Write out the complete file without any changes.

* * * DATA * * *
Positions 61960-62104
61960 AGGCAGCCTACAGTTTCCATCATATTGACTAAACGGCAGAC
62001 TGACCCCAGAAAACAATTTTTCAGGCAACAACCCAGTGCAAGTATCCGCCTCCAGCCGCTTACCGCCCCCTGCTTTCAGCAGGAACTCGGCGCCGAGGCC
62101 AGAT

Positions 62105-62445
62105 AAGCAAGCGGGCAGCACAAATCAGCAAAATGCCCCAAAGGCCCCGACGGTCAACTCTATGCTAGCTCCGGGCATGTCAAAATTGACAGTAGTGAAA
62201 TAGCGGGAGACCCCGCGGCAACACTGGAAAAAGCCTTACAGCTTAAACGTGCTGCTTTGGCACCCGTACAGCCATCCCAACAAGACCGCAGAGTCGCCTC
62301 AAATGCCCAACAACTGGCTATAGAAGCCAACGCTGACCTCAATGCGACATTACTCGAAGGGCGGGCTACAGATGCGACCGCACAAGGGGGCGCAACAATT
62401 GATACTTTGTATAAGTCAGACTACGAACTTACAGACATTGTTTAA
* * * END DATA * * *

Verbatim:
Positions 61960-62104
61960 AGGCAGCCTACAGTTTCCATCATATTGACTAAACGGCAGAC
62001 TGACCCCAGAAAACAATTTTTCAGGCAACAACCCAGTGCAAGTATCCGCCTCCAGCCGCTTACCGCCCCCTGCTTTCAGCAGGAACTCGGCGCCGAGGCC
62101 AGAT

Positions 62105-62445
62105 AAGCAAGCGGGCAGCACAAATCAGCAAAATGCCCCAAAGGCCCCGACGGTCAACTCTATGCTAGCTCCGGGCATGTCAAAATTGACAGTAGTGAAA
62201 TAGCGGGAGACCCCGCGGCAACACTGGAAAAAGCCTTACAGCTTAAACGTGCTGCTTTGGCACCCGTACAGCCATCCCAACAAGACCGCAGAGTCGCCTC
62301 AAATGCCCAACAACTGGCTATAGAAGCCAACGCTGACCTCAATGCGACATTACTCGAAGGGCGGGCTACAGATGCGACCGCACAAGGGGGCGCAACAATT
62401 GATACTTTGTATAAGTCAGACTACGAACTTACAGACATTGTTTAA